• 2010.6.8
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    Gat, also known as black ribs, was one of the official hats used by aristocrats during the Joseon Dynasty to reflect their status.

    Ipnip was originally a practical tool for covering the sun, rain, and wind, but as the materials, forms, and production methods diversified, black ribs were made during the Joseon Dynasty through the initial phase of the Parangi.

    The shape of a gat is composed of Daewoo (hat) and Yangtae (hat's rim), and the height and width of the gat were very popular in the times. The types of gat include mami-lip, low-morip, bamboo sarip, forrip, bamboo-lip, yin-yangrip, state and white lip.

    The process of making a gat is largely divided into particle work, in which the yangtae, the gun hat, the yangtae and the gun hat are collected and matched. Yangtae is a round top of a gat that divides bamboo into thin pieces like hair and weaves them together on a round plate.

    Yang Tae-jang, a master craftsman who made Yangtae during the early Joseon Dynasty, was made by two members of the Gyeongguk Daejeon Chamber of Commerce and Industry, and during the late Joseon Dynasty, he was not bound by the government office, but rather pursued private production in areas where horse guns and bamboo were produced.

    The production process for the patterning is in order of bamboo screening and grooming, the duck process, the weaving of the pattern, and the arrangement of the pattern. Bamboo is a bamboo (sondae) produced in the southern part of the country, and it is stored by selecting the ones that are tough, light, and long and high in quality between joints, boiling the ashes are boiled and dried. The duck process is a process of making bamboo shoots as thin as silk. Depending on the purpose, it is placed in a brocade to adjust the scales to make a blade, shell, and pedestal.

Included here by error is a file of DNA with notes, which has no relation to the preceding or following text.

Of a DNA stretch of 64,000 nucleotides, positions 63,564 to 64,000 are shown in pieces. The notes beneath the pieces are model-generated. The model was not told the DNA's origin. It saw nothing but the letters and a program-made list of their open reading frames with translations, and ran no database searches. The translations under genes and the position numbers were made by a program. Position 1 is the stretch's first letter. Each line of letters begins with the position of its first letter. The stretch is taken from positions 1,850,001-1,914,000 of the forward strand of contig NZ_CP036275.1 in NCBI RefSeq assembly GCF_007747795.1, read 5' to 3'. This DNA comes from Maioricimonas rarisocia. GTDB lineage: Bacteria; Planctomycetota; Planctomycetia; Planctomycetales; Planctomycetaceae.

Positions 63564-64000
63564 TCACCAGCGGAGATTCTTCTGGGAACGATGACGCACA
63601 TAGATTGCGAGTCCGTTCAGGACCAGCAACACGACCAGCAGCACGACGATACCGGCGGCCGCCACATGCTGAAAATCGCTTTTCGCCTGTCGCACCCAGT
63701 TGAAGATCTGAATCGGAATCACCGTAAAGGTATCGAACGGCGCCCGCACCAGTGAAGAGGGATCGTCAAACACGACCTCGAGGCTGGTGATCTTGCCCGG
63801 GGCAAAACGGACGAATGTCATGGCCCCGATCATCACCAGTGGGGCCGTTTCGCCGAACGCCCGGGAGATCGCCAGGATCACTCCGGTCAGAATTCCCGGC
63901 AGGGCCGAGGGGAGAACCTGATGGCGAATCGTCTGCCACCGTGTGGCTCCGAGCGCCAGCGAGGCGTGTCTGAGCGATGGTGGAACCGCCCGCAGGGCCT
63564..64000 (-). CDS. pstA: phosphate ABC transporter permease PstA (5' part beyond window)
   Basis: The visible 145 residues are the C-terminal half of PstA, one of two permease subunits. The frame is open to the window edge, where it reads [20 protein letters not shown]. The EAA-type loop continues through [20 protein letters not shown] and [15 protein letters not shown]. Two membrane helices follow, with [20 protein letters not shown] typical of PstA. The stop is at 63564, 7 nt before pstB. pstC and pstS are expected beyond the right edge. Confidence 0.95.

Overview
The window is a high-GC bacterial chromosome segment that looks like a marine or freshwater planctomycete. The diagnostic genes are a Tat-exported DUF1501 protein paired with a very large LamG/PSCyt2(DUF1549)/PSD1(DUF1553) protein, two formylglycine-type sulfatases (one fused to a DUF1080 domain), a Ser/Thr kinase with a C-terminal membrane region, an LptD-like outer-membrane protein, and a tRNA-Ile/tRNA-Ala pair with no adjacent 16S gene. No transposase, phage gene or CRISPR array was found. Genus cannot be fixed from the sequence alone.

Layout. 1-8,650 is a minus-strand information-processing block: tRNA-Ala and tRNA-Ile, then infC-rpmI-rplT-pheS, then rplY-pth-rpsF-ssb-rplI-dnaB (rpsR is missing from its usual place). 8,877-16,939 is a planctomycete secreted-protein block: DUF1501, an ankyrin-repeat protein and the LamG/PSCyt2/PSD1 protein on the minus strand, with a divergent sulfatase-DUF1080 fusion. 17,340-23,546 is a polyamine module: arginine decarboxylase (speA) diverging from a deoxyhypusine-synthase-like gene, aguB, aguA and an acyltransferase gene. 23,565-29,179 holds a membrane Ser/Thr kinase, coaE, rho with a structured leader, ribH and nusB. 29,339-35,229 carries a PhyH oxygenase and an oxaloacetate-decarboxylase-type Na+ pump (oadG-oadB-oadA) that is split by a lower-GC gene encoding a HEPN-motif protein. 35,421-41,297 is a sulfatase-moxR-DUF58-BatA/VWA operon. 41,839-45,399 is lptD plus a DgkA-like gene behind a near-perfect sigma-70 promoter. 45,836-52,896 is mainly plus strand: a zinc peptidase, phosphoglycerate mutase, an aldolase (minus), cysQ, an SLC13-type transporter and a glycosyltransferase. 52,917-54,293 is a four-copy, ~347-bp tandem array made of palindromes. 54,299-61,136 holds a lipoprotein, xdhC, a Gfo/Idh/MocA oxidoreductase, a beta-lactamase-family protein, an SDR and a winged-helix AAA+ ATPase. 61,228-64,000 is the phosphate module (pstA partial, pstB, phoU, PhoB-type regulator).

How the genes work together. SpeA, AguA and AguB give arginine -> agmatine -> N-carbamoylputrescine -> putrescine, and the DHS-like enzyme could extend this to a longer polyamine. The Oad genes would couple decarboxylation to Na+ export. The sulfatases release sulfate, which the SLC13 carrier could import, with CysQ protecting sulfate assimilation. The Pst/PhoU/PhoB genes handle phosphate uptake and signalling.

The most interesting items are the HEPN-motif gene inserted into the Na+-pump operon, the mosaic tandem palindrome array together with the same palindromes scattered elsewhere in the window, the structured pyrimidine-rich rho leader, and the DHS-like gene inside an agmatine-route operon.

After weaving the wings and the joe together, Yangtae puts the head (meaning 'Jeju dialect'), diagonally between the two, and puts the comb in a diagonal line, then finely trims it to complete the yangtae.

    Yang Tae-jang Jang Jeong-soon learned from his childhood about the process of making Yangtae and Tanggun, techniques, and the selection and management of bamboo among the new days, which his mother Song Ok-su (Jeju Special Self-Governing Province Intangible Cultural Property No. 12) had been working as a family business. Afterward, he moved to Bangbae-dong, Seocho-gu, Seoul in 1986 and produced it by himself, but moved to Gwacheon in 1995 to continue his work.